Recently, Varnish Software and Intel announced a major step forward for streaming (and content) delivery, reaching almost 400 Gbps on off-the-shelf hardware. The Supermicro server was powered by 3rd generation Intel Xeon Scalable processors, running a new NUMA-aware version of Varnish Enterprise. Our performance benchmarks were featured in a demo at Mobile World Congress, available here.
Reaching almost 400 Gbps on a standard server is likely a new record for standard software, which may have a disruptive impact on existing hardware and software technologies that sometimes can only deliver a tenth of this capacity.
Being the fastest and most performant is in the DNA of Varnish Software, and our core engineers are obsessed with breaking boundaries like this (expect them to reach even higher). Working with amazing partners like Intel to achieve benchmarks like this is very exciting for us, but there is also an important reason behind it.
Decarbonizing content distribution
In our testing, we also measure how much energy is used to deliver a certain amount of digital content, measured in Gbps/W. The idea, of course, is to maximize the amount of content you can deliver at once while minimizing energy usage.
We have improved this significantly in the last few years, delivering much more content for every watt of energy consumed by hardware processes. This is good news for our customers, with lower hardware and energy costs when delivering content to their audience.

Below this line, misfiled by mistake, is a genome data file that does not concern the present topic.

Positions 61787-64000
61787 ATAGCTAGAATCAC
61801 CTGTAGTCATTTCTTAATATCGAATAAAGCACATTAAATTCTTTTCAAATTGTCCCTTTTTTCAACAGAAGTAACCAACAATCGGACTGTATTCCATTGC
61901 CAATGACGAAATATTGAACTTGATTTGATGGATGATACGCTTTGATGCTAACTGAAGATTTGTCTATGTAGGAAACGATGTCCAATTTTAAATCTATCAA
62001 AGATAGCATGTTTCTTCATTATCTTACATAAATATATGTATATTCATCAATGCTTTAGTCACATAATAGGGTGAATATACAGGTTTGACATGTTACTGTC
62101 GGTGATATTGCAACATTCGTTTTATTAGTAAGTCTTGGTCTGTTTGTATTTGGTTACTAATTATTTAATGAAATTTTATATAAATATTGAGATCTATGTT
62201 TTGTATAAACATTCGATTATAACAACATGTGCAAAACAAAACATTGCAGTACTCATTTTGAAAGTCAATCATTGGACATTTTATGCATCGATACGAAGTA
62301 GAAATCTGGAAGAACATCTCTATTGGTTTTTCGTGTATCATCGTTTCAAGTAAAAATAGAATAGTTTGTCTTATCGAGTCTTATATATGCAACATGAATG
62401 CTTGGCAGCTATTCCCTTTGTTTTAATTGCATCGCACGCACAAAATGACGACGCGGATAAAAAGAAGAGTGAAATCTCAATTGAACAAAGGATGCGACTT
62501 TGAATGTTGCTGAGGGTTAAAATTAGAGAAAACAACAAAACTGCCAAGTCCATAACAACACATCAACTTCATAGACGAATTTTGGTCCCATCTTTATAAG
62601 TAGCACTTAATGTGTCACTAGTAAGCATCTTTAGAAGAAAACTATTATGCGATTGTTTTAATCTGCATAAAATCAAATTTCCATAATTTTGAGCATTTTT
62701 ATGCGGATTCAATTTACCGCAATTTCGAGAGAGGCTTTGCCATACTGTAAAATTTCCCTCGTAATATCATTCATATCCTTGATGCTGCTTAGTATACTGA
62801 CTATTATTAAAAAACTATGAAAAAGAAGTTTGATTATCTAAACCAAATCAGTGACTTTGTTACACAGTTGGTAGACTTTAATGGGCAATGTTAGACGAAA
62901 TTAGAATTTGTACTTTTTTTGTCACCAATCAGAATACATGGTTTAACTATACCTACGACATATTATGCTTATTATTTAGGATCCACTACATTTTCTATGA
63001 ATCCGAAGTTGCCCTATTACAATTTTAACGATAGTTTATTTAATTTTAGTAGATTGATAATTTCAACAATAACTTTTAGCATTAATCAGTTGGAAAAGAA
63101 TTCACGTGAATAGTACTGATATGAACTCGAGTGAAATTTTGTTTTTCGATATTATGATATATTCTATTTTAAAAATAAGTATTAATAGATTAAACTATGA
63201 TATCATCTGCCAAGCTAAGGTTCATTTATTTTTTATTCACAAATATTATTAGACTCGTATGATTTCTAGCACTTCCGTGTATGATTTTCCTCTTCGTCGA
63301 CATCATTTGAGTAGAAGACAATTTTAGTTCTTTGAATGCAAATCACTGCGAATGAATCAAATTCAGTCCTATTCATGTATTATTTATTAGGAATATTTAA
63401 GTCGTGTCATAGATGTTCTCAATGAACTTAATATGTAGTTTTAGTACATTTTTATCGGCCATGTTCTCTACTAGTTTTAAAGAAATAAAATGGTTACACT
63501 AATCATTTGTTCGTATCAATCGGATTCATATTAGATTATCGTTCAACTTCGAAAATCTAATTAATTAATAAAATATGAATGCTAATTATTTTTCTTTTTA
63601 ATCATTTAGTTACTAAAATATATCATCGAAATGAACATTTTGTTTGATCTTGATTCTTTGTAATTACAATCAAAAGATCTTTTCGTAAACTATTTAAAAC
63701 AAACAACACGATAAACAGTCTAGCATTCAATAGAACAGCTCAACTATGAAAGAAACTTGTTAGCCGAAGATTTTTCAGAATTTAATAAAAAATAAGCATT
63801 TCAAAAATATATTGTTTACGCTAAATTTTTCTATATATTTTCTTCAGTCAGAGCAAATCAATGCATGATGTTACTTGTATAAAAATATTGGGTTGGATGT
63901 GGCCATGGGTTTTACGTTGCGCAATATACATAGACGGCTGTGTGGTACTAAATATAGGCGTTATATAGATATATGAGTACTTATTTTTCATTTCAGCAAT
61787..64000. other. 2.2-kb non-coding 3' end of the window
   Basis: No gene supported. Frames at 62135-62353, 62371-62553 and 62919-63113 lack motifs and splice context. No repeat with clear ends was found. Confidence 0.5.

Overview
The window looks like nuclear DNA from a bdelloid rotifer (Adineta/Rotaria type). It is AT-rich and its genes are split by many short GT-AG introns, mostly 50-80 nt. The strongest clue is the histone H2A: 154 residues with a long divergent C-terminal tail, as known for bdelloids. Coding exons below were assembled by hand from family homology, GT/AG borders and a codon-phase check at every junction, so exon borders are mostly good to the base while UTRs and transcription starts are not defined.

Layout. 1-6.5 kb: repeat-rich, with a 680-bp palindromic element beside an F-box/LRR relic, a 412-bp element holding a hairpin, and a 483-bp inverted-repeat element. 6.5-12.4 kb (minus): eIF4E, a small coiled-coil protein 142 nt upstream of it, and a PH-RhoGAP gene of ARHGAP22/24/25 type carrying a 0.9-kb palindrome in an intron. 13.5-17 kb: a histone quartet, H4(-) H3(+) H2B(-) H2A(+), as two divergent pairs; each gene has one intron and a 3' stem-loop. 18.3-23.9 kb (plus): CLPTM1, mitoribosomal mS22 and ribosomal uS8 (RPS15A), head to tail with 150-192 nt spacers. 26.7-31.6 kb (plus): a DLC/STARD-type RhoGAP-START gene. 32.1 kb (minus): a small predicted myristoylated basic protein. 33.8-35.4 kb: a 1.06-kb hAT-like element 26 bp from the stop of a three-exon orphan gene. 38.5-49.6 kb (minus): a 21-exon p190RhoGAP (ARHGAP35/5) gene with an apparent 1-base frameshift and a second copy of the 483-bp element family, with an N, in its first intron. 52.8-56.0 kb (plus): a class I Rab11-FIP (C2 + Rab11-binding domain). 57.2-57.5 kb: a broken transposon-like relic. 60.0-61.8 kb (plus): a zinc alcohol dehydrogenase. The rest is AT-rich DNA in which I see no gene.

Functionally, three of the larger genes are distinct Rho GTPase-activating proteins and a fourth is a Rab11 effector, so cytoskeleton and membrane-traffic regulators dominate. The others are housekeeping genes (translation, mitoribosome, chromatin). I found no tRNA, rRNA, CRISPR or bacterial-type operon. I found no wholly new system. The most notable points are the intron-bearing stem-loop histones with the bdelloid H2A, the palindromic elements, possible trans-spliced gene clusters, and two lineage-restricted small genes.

The NUMA-aware version of Varnish Enterprise is a major milestone in cleantech content delivery, processing memory access locally for more efficient I/O performance. In short, we’re able to deliver much, much more, for much, much less.
Developing clean technology solutions for content delivery is only growing in urgency. The next generation of networks, powered by 5G, will execute a vast number of streaming and edge compute processes as they handle skyrocketing demand for high-quality digital experiences. If we’re not careful, the next digital revolution will push power consumption to unacceptable levels.
We’re not alone in our quest to make our solutions energy efficient, decarbonizing content delivery for consumers watching their favorite series or the Paris Olympics 2024 on a 4K multi-screen experience. For example, the world’s leading streaming platform, Netflix, has committed to achieving net-zero greenhouse gas emissions by the end of 2022 as part of their Net Zero - Nature plan to combat climate change. With some estimates claiming that one six-hour streaming binge burns the equivalent of one liter of fuel, the initiative is welcome.
One of the world’s largest telcos, Deutsche Telekom, also has ambitious plans for becoming carbon neutral while delivering streaming and digital content to millions of consumers. Looking into the next generation of your streaming and content delivery solutions, how many Gbps/W do you need?